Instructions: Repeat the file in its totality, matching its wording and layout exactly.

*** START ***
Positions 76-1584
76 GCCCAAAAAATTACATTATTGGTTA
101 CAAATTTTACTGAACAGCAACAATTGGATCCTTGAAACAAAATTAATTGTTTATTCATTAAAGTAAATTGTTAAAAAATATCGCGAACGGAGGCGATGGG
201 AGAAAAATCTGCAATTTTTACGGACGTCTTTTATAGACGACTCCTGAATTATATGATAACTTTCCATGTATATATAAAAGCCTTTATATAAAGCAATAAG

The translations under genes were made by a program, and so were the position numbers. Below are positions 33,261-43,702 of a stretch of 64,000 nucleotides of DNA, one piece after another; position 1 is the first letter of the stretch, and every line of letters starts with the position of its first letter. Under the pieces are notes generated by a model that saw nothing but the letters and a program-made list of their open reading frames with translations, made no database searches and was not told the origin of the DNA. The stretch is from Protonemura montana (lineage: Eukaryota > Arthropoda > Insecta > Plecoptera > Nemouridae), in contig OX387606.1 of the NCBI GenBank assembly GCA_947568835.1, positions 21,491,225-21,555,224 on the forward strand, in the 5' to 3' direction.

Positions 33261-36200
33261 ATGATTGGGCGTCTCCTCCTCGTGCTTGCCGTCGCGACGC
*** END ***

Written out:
Positions 76-1584
76 GCCCAAAAAATTACATTATTGGTTA
101 CAAATTTTACTGAACAGCAACAATTGGATCCTTGAAACAAAATTAATTGTTTATTCATTAAAGTAAATTGTTAAAAAATATCGCGAACGGAGGCGATGGG
201 AGAAAAATCTGCAATTTTTACGGACGTCTTTTATAGACGACTCCTGAATTATATGATAACTTTCCATGTATATATAAAAGCCTTTATATAAAGCAATAAG

The translations under genes were made by a program, and so were the position numbers. Below are positions 33,261-43,702 of a stretch of 64,000 nucleotides of DNA, one piece after another; position 1 is the first letter of the stretch, and every line of letters starts with the position of its first letter. Under the pieces are notes generated by a model that saw nothing but the letters and a program-made list of their open reading frames with translations, made no database searches and was not told the origin of the DNA. The stretch is from Protonemura montana (lineage: Eukaryota > Arthropoda > Insecta > Plecoptera > Nemouridae), in contig OX387606.1 of the NCBI GenBank assembly GCA_947568835.1, positions 21,491,225-21,555,224 on the forward strand, in the 5' to 3' direction.

Positions 33261-36200
33261 ATGATTGGGCGTCTCCTCCTCGTGCTTGCCGTCGCGACGC